|Posted by k.mcclean on February 7, 2015 at 7:00 PM||comments (14)|
I first heard about snuffle mats about 6 months ago and archived the idea for "when I can get around to it". So, at long last, with no classes to teach, no work brouight home, and a rainy Friday evening I finally got to it. This is a great toy for entertaining your dog (on a rainy night:) and for encouraging him to use his nose to search, and build value for searching.
You can buy kits on line - but they are so simple that you really don't need to do that. And I'm kind of a do-it-yourself kinda gal.
Here is what you need:
- a sturdy box cutter
- fabric scissors
- antifatigue mat with holes
- fleece - How much you need will depend on the size of your mat and how wide you make the strips. A one foot square mat will need between 90 and 100 strips of approximately 2 inches wide. If you are buying fleece, you will need approximately 1.8 yards of 45" wide fleece. This is a great way to use up left over pieces of fleece or you can get creative with a variety of colours and patterns
Step 1: Cut your antifatigue mat to the size you want. I used a mat that had one foot square sections so it was easy to cut along the section lines but it does require a large size box cutter and fresh blade.
The original mat was 2" x 3" - this is after I have already cut off two sections. The mat has crinkly edges on both ends. YOu can see the crinkly edges on the bottom of th emat in the picture. These need to be trimmed off.
One foot square section with the 'crinkly' edge trimmed off, ready to start adding the fleece strips.
Step 2: Cut your fleece. Depending on the size of the holes in your mat, you may need to adjust the width of the strips. I suggest cutting a few trial strips first to see if you have the right width for your mat. When the mat is finished you don't want to have any "holes" left - the fleece strips should fill the holes so food does not fall through.
Cut the strips ~2 inches wide and 45 inches long. Cut each strip in 3 equal lengths (will be ~15 inches long). Precision is not critical - I cut my pieces freehand, but if you prefer you can measure, mark and cut. The length is not critical and you can adjust according to how long you want them. For very tiny dogs, you may want shorter 'tails'.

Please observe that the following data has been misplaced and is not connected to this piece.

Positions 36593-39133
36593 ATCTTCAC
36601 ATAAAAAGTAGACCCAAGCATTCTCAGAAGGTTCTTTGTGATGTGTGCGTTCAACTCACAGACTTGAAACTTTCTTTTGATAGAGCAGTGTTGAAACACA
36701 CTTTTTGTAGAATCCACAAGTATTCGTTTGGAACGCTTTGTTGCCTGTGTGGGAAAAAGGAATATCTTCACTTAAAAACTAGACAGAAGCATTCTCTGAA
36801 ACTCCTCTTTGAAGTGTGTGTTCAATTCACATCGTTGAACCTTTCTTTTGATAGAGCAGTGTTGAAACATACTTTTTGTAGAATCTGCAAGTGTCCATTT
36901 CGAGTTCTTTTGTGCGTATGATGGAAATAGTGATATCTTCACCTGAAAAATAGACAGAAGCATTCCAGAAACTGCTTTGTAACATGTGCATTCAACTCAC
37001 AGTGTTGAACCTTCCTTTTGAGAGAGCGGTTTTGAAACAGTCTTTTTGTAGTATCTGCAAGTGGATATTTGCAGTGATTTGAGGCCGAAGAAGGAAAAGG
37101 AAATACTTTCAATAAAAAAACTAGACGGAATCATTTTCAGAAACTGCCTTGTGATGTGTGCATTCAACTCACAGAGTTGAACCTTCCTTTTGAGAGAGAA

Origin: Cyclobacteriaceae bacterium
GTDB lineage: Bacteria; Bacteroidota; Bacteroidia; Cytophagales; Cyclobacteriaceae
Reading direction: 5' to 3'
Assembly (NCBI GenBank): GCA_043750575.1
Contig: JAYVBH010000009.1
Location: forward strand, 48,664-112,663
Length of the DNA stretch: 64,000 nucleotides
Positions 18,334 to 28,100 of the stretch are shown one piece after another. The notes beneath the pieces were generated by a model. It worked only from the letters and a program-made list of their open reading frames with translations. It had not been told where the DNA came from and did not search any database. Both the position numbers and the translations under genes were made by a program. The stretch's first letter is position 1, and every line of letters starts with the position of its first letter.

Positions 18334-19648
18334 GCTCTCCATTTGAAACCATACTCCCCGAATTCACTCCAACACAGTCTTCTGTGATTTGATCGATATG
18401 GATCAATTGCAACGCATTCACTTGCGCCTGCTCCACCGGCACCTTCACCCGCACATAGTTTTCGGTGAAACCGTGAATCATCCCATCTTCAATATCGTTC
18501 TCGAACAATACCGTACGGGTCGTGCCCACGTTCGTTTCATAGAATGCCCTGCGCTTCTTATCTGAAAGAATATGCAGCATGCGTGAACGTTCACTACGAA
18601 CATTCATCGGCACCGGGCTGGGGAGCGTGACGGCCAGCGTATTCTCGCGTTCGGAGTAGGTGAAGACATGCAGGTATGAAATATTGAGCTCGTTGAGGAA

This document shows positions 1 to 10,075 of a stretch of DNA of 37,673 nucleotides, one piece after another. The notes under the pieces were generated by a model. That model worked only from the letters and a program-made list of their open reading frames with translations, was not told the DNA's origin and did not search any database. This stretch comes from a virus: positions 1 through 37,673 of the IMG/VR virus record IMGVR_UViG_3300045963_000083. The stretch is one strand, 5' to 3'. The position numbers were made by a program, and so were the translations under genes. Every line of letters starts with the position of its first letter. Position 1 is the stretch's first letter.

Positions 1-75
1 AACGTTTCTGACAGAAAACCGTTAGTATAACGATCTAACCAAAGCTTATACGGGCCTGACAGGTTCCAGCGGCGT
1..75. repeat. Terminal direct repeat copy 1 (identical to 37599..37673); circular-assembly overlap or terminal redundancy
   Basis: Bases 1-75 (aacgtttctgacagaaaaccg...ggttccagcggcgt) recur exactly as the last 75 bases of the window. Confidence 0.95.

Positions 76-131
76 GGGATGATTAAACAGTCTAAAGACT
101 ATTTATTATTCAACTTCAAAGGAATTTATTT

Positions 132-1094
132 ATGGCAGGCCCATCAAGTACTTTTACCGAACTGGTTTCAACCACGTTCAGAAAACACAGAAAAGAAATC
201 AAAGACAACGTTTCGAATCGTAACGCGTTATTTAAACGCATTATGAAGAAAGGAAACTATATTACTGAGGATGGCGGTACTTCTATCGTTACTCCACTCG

Step 3: Start filling in the mat with the fleece strips.
Fold a strip in half.
Poke the folded end through a hole forming a loop.
Tuck the ends through the loop and pull tight.
Complete the row and move to the next row, filling in the whole mat. Once the rows are all completed, finish the side edges by adding strips into the edge holes.
If the fleece does not completely fill the holes you can add more strips on a horizantal direction between holes. (You can also do this if you want more strips or more elaborate patterns - you will need to use narrower strips in order to get more of them into the holes.) For the mat I used, 2 inch wide strips and filling in on the horizantal only worked perfectly. The whole process took me about 2 hours.
That's it! Turn the mat over, hide some treats here and there between the fleece strips, stand back and let you dog explore! If you dog is not used to using his nose to hunt for food, give him lots of encouragement, use larger treats and 'hide' a few in plain site on top of the strips.
A treat tucked in between the strips. Once the fleece strips are pulled back in place, the treat is invisible.
The back side of the mat.
Aoibheann loves her mat!